Thursday, April 24, 2008


Ruminations thereon . . .

Tuesday, April 08, 2008

Peace in Iraq

David Brooks broadens our understanding of this topic in today's New York Times. Here are the first several paragraphs:

The U.S. brought no shortage of misconceptions into Iraq, but surely the longest lasting has been what you might call: Founding Fatherism. This is the belief that peace will come to the country when the nation’s political elites gather at a convention hall and make a series of grand compromises involving power-sharing and a new constitution.

The Bush administration has been pushing the Iraqis to make this sort of grand compromise for years — to little effect. The Democrats happily declare that there has been no political progress in Iraq because this grand compromise is the only kind of political progress they can conceive of.

As Philip Carl Salzman argues in “Culture and Conflict in the Middle East” (brilliantly reviewed by Stanley Kurtz in The Weekly Standard), many Middle Eastern societies are tribal. The most salient structure is the local lineage group. National leaders do not make giant sacrifices on behalf of the nation because their higher loyalty is to the sect or clan. Order is achieved not by the top-down imposition of abstract law. Instead, order is achieved through fluid balance of power agreements between local groups.

In a society like this, political progress takes different forms. It’s not top down. It’s bottom up. And this is exactly the sort of progress we are seeing in Iraq. While the Green Zone politicians have taken advantage of the surge by trying to entrench their own power, things are happening at the grass-roots.

Sunday, April 06, 2008


I hadn't been expecting to write about Australia. Still, I found this description of the new Prime Minister's foreign policy to be interesting. He seems to me to be on the right track for the decades ahead.

An excerpt:

It would be easy to ridicule [Prime Minister Rudd's foreign policy] ambition and it would be wrong. The European portion of Rudd's world tour takes him deep into the second leg of his now famous foreign policy tripod. The American part of the journey represented the first leg of the tripod: the US alliance.
Here Rudd made profoundly important commitments to the US alliance as central to Australian foreign policy, to a view of the US as "overwhelmingly a force for good" in the world, and displayed a warmth to Republican and Democratic leaders alike, which underlined the bipartisan quality of the alliance in both the US and Australia.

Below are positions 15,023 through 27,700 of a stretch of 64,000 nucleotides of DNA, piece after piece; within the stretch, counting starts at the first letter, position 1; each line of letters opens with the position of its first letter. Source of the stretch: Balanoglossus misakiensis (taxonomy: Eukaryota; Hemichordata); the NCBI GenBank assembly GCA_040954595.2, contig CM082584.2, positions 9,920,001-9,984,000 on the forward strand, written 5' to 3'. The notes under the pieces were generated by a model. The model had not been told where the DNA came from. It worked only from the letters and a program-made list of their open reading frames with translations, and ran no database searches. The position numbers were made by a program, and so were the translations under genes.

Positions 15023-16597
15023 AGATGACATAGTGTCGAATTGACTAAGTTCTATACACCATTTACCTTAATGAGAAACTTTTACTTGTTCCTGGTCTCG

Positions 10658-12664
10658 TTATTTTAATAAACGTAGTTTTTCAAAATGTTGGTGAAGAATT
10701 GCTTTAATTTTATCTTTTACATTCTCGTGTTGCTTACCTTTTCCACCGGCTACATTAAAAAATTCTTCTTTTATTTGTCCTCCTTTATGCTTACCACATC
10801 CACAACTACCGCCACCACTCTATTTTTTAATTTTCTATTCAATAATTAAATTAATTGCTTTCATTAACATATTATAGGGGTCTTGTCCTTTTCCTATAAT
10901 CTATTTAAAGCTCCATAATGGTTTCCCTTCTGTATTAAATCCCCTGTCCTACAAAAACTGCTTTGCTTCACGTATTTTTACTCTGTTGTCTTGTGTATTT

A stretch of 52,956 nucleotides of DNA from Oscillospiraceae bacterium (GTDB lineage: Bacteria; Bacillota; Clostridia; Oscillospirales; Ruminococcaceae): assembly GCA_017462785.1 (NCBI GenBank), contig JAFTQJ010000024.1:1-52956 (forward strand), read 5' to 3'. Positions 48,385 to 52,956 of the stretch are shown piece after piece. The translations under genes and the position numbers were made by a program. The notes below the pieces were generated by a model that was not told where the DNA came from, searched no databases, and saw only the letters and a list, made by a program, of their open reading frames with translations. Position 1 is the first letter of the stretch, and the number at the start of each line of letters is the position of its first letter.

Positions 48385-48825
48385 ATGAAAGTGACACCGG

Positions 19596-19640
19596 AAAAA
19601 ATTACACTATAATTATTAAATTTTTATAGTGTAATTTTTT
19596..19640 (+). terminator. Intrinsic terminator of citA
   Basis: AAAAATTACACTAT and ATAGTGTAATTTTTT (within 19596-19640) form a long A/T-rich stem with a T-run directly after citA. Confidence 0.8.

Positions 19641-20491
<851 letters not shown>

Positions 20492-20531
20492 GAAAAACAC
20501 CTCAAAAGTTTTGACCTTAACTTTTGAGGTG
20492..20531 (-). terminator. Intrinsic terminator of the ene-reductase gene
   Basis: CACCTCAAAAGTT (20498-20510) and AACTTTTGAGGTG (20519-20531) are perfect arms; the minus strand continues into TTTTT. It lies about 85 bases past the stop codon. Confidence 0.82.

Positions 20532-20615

Now, in Europe, he displays the second leg of his policy tripod, his commitment to multilateralism and the institutions of global governance.

Next week, in China, we'll get the third leg: deep engagement with Asia.

I have to admit that the information coming out of Iraq, regarding the fighting with al-Sadr, has been ambiguous. We'll have to stay tuned.

I will note, on the plus side, however, that Sunnis had been waiting for some time for this al-Maliki to confront the Shiite militias.

Friday, April 04, 2008


Krauthammer writes an excellent piece called "The Fabulist vs. The Saint" that highlights Hillary's lies and Barack's "free pass" from the media.

Dick Morris highlights the low expectations of the electorate that Hillary Clinton has evinced. This is something that I've been thinking about for a while, expressed rather clearly here by Morris.

And finally, here's an older Hillary Clinton piece from the late Michael Kelley.

Tuesday, April 01, 2008


I was happy to see specific ideas about expanding NATO in Foreign Affairs magazine. Frequent readers will recognize the resonance of this idea with my refrains about the collective challenges faced by the world's democracies.

A couple of quotes [emph. mine]:

Clearly, NATO is changing. But is it changing enough? If the point of the alliance is no longer territorial defense but bringing together countries with similar values and interests to combat global problems, then NATO no longer needs to have an exclusively transatlantic character. Other democratic countries share NATO's values and many common interests -- including Australia, Brazil, Japan, India, New Zealand, South Africa, and South Korea -- and all of them can greatly contribute to NATO's efforts by providing additional military forces or logistical support to respond to global threats and needs. NATO operations in the Balkans and Afghanistan have benefited greatly from contributions made by non-NATO members. Australia, Japan, and South Korea have sent substantial numbers of troops to Iraq in support of efforts by NATO members to stabilize the country. Together with other non-NATO democracies, such as Brazil, India, and South Africa, they have also contributed significantly to peacekeeping operations around the globe.

Creating a global NATO is not about saving the alliance from obsolescence. The issue is not whether NATO goes out of area or out of business. The issue is how the world's premier international military organization should adapt to the demands of the times in a way that advances the interests not just of the transatlantic community but of a global community of democracies dependent on global stability. Global threats cannot be tackled by a regional organization. NATO has worked well in the past because its founding treaty demands that members be committed both to the political and economic principles underpinning democracy and to the common security challenges faced by the alliance. It would be foolish not to welcome into the alliance other countries that can make the same commitments and help confront new global challenges.